3 the laws of Bosnia-Herzegovina, then you would have had
4 nothing to do with it, notwithstanding the fact that it
5 would have participated in the war with you; is that
6 your position?
7 A. I've already said and I'm repeating that
8 because of our common aims and because members of the
9 HVO were citizens of Bosnia-Herzegovina, therefore,
10 there was no reason not to establish such a
11 relationship. They were not an illegal formation.
12 Q. But it had nothing to do with the legality,
13 did it; isn't that true?
14 A. They were not envisaged in the plans and
15 documents. They did not exist actually, as a form
16 before the war, but they emerged as a self-organised
17 military force of the Croatian people and they joined
18 in the struggle against the aggression, against the
19 internationally recognised Republic of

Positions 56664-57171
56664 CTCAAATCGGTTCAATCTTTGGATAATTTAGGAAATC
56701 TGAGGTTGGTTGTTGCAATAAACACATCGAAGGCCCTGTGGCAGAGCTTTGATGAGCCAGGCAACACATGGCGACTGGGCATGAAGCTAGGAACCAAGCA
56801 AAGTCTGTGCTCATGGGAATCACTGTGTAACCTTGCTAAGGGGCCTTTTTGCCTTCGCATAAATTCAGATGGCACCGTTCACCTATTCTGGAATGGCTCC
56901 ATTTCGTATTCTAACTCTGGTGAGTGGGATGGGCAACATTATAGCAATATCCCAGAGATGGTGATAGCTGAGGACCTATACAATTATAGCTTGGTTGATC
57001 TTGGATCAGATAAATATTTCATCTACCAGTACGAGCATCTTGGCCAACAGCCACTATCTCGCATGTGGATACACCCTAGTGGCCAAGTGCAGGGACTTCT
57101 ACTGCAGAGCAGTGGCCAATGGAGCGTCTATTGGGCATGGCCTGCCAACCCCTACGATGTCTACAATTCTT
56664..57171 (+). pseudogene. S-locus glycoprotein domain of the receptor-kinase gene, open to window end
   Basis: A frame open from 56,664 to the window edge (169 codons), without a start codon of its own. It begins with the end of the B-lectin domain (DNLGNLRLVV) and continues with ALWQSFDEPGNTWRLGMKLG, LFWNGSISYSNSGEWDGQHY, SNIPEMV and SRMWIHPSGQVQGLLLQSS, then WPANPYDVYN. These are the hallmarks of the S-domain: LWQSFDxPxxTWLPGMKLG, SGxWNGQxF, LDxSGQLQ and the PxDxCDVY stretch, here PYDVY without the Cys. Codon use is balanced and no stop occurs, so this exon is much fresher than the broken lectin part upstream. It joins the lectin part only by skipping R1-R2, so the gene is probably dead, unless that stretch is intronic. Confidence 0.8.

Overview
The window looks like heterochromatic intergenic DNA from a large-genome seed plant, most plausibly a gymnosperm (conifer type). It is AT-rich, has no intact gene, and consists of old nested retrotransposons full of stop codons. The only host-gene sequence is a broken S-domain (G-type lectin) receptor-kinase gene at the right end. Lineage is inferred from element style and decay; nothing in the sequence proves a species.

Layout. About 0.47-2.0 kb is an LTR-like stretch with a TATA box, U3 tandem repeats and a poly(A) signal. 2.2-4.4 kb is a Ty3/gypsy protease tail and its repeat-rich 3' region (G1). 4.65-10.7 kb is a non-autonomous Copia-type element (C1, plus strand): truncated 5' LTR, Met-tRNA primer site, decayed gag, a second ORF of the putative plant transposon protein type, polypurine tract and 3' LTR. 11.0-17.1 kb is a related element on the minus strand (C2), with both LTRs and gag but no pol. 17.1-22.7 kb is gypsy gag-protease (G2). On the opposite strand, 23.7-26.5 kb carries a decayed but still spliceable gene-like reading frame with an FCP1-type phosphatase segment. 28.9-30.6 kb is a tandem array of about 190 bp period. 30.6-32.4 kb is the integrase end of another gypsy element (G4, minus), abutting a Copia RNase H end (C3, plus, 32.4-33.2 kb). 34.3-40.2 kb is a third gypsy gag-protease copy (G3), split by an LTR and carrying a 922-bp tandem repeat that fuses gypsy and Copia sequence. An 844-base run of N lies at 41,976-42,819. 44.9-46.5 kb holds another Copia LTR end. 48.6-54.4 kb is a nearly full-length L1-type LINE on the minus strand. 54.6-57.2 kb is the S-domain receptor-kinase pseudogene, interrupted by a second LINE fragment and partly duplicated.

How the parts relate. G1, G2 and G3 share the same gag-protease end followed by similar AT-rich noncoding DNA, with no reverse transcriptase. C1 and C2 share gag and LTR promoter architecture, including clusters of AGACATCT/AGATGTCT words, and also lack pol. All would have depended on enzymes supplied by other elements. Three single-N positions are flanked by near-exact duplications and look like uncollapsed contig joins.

20 Bosnia-Herzegovina, and there is nothing unclear about
22 Q. Would you have agreed with this force had it
23 attacked you? If the HVO would have attacked you,
24 would you have agreed that it was a legal entity within
1 JUDGE JAN: Is that really relevant? You
2 see, in a situation like that, in a situation where the
3 municipal defence is situated, they would even go to
4 the Devil to seek his help. They would not bother
5 about the legal position. That was the force available
6 to them to help them, so they joined them. They
7 treated them as a legal force.
8 MR. NIEMANN: The witness agrees absolutely,
9 and that's exactly the point I was trying to get to,
10 Your Honour. I thank you for your assistance.
11 A. Our lives were in jeopardy. We were
12 defending our biological existence.
13 Q. Absolutely. And you would have done anything
14 to defend yourselves, wouldn't you?
15 JUDGE KARIBI-WHYTE: I suppose that has been
16 taken for granted all along.
17 MR. NIEMANN: Perhaps it shouldn't have been,
18 Your Honours, with respect, because the whole argument
19 of this defence is --
20 A. Not quite everything, not quite anything.
21 MR. NIEMANN:
22 Q. Sir, the primary responsibility was not to
23 sort out the fine points of law, when it comes to
24 defending the municipality of Konjic, was it? It was
25 to defend the municipality of Konjic.
1 MR. MORAN: Your Honour, I'm going to object